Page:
Dublin signwriters short film

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Terry Colley
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Dublin signwriters short film

Post by Terry Colley » Mon Dec 16, 2013 12:59 pm

This is a short film about Dubilin signwriters, enjoy
Vimeo.com/81921161
Called gentlemen of letters
Terry Colley
Stockport, England
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Danny Baronian
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Re: Dublin signwriters short film

Post by Danny Baronian » Mon Dec 16, 2013 1:33 pm

Thanks Terry, very nice.

Who/what is the one-name guy that's lit like a wanted poster? :-)

Signwriters in your part of the world have an abundant, rich history of the craft.

Danny
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Terry Colley
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Re: Dublin signwriters short film

Post by Terry Colley » Mon Dec 16, 2013 3:03 pm

Danny
He is Shay D. Meser he is only allowed to paint shadows!
Terry Colley
Stockport, England
Signwriter/maker

pat mackle
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Re: Dublin signwriters short film

Post by pat mackle » Mon Dec 16, 2013 6:30 pm

I enjoyed watching your film. I have an observation at 00:57 that you may be able to explain or describe. In that film frame a partial bit of the "E" shows in the upper right of the frame but it evokes a question for me. It depicts the window being lettered from the outside, but it also appears that the letters are also present on the inside(from the reflected glare and raised texture in the black paint). Was this sign lettered on both sides of the window? Or over an older existing internal sign that would soon be removed?
Here in the states I seem to find that very old window signs were painted on the outside of the stores, while most of the newer ones are painted on the inside(maybe to insure a longer life due to the shorter durability of today's low VOC and lead free paints). I'm sure it is faster to paint a sign as right reading from the outside, than it is to paint in reverse from the inside. But on the outside it must endure regular cleaning and squeegee wear from the window cleaning service.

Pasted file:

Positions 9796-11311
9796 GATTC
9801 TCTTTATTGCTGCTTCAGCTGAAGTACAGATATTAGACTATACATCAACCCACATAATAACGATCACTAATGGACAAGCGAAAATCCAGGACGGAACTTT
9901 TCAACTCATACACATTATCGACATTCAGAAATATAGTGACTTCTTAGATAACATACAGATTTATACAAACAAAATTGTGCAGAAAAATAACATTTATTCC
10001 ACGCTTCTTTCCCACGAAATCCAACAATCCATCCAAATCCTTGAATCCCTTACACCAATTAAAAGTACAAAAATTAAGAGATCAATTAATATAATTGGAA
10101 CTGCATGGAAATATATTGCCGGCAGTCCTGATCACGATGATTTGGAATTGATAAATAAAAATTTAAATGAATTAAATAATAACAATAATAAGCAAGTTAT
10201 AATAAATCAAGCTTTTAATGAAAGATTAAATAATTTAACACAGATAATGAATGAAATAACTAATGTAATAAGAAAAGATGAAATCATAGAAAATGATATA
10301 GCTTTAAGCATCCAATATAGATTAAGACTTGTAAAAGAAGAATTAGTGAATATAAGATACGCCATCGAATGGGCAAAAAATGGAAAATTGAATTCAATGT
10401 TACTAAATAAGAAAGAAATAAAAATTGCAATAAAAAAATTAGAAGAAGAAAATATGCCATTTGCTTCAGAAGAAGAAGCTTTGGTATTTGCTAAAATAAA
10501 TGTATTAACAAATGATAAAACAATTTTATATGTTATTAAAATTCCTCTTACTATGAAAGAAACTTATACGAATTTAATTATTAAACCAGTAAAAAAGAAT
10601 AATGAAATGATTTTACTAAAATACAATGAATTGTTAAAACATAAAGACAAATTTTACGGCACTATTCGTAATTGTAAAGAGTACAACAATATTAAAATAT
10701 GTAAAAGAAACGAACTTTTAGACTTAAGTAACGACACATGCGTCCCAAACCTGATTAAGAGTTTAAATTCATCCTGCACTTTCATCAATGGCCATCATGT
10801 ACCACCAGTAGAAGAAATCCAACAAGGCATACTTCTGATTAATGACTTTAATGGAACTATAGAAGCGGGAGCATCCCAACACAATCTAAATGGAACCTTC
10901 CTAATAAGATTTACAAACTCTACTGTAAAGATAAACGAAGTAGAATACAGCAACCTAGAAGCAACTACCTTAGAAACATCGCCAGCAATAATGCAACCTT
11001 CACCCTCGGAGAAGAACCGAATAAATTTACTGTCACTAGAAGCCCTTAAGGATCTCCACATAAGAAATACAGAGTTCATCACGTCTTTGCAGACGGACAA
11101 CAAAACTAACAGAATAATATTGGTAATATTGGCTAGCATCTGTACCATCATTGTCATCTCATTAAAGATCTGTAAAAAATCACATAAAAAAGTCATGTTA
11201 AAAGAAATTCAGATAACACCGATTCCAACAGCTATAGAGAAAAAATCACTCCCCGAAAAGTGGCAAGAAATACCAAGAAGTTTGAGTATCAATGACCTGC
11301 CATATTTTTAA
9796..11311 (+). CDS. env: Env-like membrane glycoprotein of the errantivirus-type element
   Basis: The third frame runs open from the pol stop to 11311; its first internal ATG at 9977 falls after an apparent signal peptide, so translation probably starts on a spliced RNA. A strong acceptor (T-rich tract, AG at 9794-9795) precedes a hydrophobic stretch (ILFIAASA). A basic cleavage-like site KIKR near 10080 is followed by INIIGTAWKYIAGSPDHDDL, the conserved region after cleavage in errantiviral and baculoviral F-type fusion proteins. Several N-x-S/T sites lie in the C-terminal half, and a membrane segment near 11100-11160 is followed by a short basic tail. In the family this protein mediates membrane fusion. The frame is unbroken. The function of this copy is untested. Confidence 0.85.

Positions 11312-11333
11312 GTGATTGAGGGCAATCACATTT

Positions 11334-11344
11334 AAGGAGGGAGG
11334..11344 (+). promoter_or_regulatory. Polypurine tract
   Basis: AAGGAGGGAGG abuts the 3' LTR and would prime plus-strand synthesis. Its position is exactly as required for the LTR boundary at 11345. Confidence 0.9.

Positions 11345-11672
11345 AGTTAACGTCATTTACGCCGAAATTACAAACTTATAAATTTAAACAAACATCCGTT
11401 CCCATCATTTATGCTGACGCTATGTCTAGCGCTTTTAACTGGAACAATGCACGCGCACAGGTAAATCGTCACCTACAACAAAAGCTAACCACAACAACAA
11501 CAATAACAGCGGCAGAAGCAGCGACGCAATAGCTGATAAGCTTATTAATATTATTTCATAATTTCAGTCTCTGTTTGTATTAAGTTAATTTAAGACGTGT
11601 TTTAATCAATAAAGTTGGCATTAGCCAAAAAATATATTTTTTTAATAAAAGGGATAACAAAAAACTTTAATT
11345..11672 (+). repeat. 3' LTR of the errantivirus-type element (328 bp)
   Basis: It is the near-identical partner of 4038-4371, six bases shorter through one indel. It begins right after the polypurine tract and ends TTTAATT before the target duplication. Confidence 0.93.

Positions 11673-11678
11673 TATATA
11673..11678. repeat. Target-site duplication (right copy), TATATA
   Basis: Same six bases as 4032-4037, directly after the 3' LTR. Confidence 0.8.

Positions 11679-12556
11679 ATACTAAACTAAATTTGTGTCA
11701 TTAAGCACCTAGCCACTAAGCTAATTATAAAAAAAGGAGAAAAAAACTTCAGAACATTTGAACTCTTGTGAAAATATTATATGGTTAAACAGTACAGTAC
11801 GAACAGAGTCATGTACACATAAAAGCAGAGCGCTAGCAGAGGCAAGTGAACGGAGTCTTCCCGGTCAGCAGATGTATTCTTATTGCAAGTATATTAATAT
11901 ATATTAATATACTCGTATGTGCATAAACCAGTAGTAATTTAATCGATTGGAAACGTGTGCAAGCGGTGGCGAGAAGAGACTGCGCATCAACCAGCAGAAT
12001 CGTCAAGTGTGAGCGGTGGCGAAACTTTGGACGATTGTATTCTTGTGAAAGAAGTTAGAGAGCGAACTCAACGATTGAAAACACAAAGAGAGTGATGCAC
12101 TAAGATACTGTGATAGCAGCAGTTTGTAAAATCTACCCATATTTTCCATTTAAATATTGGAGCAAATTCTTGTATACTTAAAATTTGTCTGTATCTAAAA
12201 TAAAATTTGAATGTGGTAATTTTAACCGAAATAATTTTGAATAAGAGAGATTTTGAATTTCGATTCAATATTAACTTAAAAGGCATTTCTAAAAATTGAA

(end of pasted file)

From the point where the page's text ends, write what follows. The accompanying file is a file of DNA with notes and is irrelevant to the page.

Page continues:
Terry Colley
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Re: Dublin signwriters short film

Post by Terry Colley » Mon Dec 16, 2013 6:59 pm

Hi Pat
That was odd to me bar the odd seasonal window splash I have only ever worked in reverse from the inside, Dublin is well worth a visit for any glass
man lots of stuff off the tourist tracks
Terry Colley
Stockport, England
Signwriter/maker

Tyler Tim
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Re: Dublin signwriters short film

Post by Tyler Tim » Mon Dec 16, 2013 8:27 pm

8) Enjoyed it... Thanks
Sure I paint thing for my amusement and then offer them for sale. A brushslinger could whither en die from lack of creativity in this plastic town my horse threw a shoe in. :shock:

Andrew Lawrence
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Re: Dublin signwriters short film

Post by Andrew Lawrence » Tue Dec 17, 2013 10:11 pm

E. C. Mathews talks about painting signs from the outside of the window in one of his books. I think it was a lot more common back then in the pre-war era.

pat mackle
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Re: Dublin signwriters short film

Post by pat mackle » Wed Dec 18, 2013 1:45 am

When I visited Georgetown in Colorado (where they filmed part of Every Which Way But Loose, starring Clint Eastwood)
some of the old store fronts still had glass windows that dated back to the town's active mining days.
Being an old glass guy, I don't just look at glass, I LOOK at glass.
While pressing my nose to some of those old windows, I discovered that by looking at several old store windows at an extremely low angle with the sky in reflection, that the windows showed a distinct history of the businesses that had once occupied these stores. What had caused these faintly ghosted registers of previous tenants to be permanently sand etched into these windows? I soon found the answer upon finding that several early windows still had hand painted letters on the outside of the store's window. This brushed on paint had acted as a form of sand blast resist, preserving and protecting the underlying glass from flying bits of sand and debris when winds would kick up through the many years. You could actually judge an earlier tenant from a later one by the amount of pecking within the letter strokes as they were guarded against the wind driven erosion through the years.